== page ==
A combination of 1,140 base pairs of the mitochondrial cytochrome b gene of Platalina, Lionycteris, and several species of Lonchophylla (Chiroptera: Phyllostomidae) with 150 morphological, sex chromosome, and restriction site characters were used in an attempt to resolve relationships among the lonchophylline taxa. In addition, the monophyly of Lonchophylla was tested, particularly with respect to Platalina. The most parsimonious hypothesis of relationships using all available characters was (L. mordax ((L. chocoana (L. robusta, L. handleyi))(L. thomasi (Lionycteris, Platalina)))). Lonchophylla appears to be paraphyletic, but this arrangement is not well supported. Our analyses suggest that Platalina is not simply a large Lonchophylla, as had been suggested by previous morphological analyses. The low support values for basal relationships found in this study are probably caused by saturation in cytochrome b 3rd positions. Additionally, 2 alternative explanations are viable (if improbable): unsampled lonchophyllines are necessary to confidently resolve relationships at the base of the group, or the lack of resolution at the base of the lonchophylline phylogeny might be explained by rapid speciation following the separation from other glossophagines. Future work examining the phylogenetic relationships of lonchophylline bats should focus on describing new taxa, obtaining tissue samples from unsequenced representatives, and adding nuclear loci to this mitochondrial DNA data set.
Phylogeny and biogeography of Caribbean mammals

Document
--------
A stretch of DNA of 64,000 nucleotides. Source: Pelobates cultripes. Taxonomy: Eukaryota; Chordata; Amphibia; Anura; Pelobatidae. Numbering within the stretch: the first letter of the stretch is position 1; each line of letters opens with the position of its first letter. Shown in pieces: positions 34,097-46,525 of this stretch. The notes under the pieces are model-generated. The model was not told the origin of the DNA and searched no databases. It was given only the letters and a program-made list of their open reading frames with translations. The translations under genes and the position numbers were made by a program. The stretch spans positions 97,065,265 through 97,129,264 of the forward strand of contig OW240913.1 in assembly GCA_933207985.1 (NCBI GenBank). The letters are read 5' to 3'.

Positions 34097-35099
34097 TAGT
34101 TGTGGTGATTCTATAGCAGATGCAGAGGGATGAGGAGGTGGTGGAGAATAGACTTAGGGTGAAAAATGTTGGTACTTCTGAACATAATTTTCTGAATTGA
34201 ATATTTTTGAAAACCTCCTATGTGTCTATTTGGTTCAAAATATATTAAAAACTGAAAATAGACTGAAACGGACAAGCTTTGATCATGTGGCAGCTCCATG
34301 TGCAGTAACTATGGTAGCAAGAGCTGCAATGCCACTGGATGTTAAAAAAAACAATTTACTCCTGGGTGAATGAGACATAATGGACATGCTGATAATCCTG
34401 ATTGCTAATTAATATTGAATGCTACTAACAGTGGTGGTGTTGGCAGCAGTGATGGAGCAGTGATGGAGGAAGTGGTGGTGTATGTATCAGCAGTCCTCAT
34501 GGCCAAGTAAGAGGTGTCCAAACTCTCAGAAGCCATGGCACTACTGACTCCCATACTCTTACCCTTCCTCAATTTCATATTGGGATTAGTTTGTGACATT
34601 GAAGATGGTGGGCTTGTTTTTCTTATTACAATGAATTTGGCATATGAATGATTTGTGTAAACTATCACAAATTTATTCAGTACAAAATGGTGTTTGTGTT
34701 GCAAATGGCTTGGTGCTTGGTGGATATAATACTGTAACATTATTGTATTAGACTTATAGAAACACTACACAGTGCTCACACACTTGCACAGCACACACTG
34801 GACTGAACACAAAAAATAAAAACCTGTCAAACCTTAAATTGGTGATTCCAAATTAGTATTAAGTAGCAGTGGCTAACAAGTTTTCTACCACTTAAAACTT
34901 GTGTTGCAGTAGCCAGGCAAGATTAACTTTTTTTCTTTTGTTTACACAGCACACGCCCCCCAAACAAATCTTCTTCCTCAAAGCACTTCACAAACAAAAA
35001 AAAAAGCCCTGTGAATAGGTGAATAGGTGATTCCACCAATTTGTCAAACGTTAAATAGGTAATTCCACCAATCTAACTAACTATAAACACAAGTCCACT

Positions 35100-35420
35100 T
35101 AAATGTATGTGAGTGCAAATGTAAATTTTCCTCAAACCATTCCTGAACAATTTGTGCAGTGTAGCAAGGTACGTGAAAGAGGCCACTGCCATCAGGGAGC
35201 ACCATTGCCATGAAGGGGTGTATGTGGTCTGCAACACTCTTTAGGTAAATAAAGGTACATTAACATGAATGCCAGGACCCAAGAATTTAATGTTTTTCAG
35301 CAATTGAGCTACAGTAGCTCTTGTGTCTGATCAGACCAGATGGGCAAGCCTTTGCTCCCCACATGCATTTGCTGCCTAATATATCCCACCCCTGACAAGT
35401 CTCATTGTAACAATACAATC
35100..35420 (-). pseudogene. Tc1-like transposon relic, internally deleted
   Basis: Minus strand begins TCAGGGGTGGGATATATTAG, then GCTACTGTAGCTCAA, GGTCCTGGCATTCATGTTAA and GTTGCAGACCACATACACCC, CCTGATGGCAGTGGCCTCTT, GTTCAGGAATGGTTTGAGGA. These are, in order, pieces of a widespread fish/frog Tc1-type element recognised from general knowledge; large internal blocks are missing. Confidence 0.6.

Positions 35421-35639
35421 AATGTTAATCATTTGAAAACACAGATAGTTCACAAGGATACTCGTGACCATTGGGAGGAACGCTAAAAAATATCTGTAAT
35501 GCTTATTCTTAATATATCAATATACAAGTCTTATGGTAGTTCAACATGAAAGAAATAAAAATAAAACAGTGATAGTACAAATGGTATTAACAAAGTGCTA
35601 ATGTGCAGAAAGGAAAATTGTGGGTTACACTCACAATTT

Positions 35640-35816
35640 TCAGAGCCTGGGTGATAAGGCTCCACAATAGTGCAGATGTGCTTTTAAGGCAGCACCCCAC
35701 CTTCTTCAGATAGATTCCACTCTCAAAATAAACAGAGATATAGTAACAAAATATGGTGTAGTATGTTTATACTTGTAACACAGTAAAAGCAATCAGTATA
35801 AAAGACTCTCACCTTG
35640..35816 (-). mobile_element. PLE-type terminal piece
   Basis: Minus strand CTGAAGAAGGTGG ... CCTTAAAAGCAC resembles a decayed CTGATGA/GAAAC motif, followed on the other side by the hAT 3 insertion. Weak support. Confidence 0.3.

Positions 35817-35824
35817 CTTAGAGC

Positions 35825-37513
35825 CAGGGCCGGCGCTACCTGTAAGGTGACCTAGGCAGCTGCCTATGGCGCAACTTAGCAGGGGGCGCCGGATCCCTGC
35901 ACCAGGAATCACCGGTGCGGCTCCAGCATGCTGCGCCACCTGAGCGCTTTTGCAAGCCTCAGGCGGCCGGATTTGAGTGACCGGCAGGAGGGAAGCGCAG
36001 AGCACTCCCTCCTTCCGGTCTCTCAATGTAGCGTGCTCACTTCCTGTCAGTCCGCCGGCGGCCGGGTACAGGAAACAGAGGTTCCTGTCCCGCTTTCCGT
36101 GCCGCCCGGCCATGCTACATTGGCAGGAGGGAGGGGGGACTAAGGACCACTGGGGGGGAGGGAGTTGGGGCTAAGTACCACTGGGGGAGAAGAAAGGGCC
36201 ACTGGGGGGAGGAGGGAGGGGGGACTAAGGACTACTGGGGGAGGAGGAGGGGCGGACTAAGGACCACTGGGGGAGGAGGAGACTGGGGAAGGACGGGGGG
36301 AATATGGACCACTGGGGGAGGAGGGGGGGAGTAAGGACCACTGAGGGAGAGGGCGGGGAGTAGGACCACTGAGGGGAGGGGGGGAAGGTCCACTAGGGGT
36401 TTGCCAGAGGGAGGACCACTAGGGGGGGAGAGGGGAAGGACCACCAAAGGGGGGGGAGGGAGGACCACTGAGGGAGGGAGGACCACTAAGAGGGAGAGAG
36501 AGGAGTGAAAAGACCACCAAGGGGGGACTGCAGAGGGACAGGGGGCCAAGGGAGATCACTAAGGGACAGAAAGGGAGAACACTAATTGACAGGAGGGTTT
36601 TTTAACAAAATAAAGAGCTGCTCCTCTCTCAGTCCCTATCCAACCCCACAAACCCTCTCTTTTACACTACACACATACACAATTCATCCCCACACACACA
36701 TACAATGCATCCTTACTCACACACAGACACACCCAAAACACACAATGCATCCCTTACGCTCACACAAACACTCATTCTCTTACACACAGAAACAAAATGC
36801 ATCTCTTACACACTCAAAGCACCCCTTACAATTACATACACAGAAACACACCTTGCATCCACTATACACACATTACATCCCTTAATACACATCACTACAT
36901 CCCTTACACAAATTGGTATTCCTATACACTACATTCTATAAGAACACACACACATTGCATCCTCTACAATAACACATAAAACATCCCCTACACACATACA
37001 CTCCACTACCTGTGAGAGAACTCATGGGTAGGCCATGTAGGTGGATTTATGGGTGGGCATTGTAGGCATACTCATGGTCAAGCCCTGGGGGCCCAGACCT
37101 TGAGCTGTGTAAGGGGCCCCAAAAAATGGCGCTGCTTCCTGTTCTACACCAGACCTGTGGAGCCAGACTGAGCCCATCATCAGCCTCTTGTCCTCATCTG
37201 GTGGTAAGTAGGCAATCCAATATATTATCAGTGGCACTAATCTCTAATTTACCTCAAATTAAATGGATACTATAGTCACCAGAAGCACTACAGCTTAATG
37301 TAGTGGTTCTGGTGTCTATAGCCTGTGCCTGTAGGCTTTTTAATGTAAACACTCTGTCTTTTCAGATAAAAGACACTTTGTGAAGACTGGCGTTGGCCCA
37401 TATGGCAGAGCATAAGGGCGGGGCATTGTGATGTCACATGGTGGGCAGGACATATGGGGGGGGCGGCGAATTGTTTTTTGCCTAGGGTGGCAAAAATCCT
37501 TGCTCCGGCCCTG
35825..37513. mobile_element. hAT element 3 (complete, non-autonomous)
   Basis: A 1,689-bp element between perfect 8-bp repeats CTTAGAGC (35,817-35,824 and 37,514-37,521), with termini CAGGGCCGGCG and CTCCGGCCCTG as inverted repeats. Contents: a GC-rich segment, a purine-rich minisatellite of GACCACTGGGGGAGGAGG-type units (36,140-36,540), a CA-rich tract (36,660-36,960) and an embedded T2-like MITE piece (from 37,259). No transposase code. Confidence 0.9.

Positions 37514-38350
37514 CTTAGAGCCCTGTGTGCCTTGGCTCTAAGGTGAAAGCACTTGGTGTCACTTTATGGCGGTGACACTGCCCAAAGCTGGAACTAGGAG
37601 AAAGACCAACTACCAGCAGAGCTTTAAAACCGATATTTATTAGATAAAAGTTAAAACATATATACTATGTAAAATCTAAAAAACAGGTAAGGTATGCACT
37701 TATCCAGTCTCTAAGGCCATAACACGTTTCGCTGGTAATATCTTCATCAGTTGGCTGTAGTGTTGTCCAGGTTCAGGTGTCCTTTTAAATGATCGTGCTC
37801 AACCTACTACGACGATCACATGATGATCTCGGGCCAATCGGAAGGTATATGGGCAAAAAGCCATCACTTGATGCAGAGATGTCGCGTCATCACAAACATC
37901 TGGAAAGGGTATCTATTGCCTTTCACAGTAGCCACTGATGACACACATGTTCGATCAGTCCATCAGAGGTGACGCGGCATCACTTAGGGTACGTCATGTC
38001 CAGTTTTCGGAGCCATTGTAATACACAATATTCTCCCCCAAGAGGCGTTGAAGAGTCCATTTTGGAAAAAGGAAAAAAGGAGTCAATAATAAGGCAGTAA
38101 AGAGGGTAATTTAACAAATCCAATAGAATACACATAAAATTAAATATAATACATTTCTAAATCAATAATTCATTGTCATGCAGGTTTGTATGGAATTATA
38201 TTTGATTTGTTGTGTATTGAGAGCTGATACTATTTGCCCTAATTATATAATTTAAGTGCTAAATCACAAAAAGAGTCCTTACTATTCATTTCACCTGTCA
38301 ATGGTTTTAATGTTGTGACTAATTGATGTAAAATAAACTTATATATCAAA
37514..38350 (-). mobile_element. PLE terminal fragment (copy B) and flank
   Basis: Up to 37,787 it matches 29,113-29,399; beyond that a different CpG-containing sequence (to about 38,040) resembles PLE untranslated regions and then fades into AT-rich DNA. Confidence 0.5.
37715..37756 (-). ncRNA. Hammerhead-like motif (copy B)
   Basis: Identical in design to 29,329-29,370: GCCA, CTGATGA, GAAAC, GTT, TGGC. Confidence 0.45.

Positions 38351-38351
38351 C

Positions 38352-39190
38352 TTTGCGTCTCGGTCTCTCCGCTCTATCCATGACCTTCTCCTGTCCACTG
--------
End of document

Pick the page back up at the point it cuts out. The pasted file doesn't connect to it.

Vicariance and dispersal hypotheses have been proposed over the last two hundred years to explain the distribution, diversity, and faunal composition of the Caribbean biota. Despite great advances in understanding the geological history of the region, recent biogeographical reviews have not used historical biogeographical methods. In this paper I review the taxonomy, distribution and phylogeny of all Cenozoic Caribbean non-volant mammals and four bat lineages, and present reconciled trees for available phylogenies. Dates available from the fossil record and hypotheses of divergence based on molecular phylogenetic studies are also included in general assessments of fit between proposed geological models and Caribbean mammal diversification. The evidence posited in mammalian phylogenies does not add to the argument of dispersal vs. vicariance. One previously unidentified temporal pattern, the colonization of the Caribbean by South American mammals between the Palaeocene and the Middle Miocene, accounts for the distribution and phylogeny of the majority of lineages studied. Choloepodine and megalocnine sloths, hystricognath rodents, and primates all arrived during this window of colonization. Of these, megalocnine sloths, hystricognath rodents, Brachyphylla and allied bats, Stenodermatina bats, and primates fit the pattern of divergence from the mainland implied by the Gaarlandia hypothesis. Sloths, rodents and primates also roughly fit the timing of arrival to the Caribbean implied by Gaarlandia. The remaining taxa show contradictory dates of divergence according to molecular clock estimates, and no taxa fit the predicted timing and pattern of divergence among Antillean landmasses under the Gaarlandia model. Choloepodine sloths, murid rodents, insectivorans, mormoopids, and natalids show patterns of divergence from the mainland that are inconsistent with the Gaarlandia hypothesis and seem to require taxon-specific biogeographical explanations.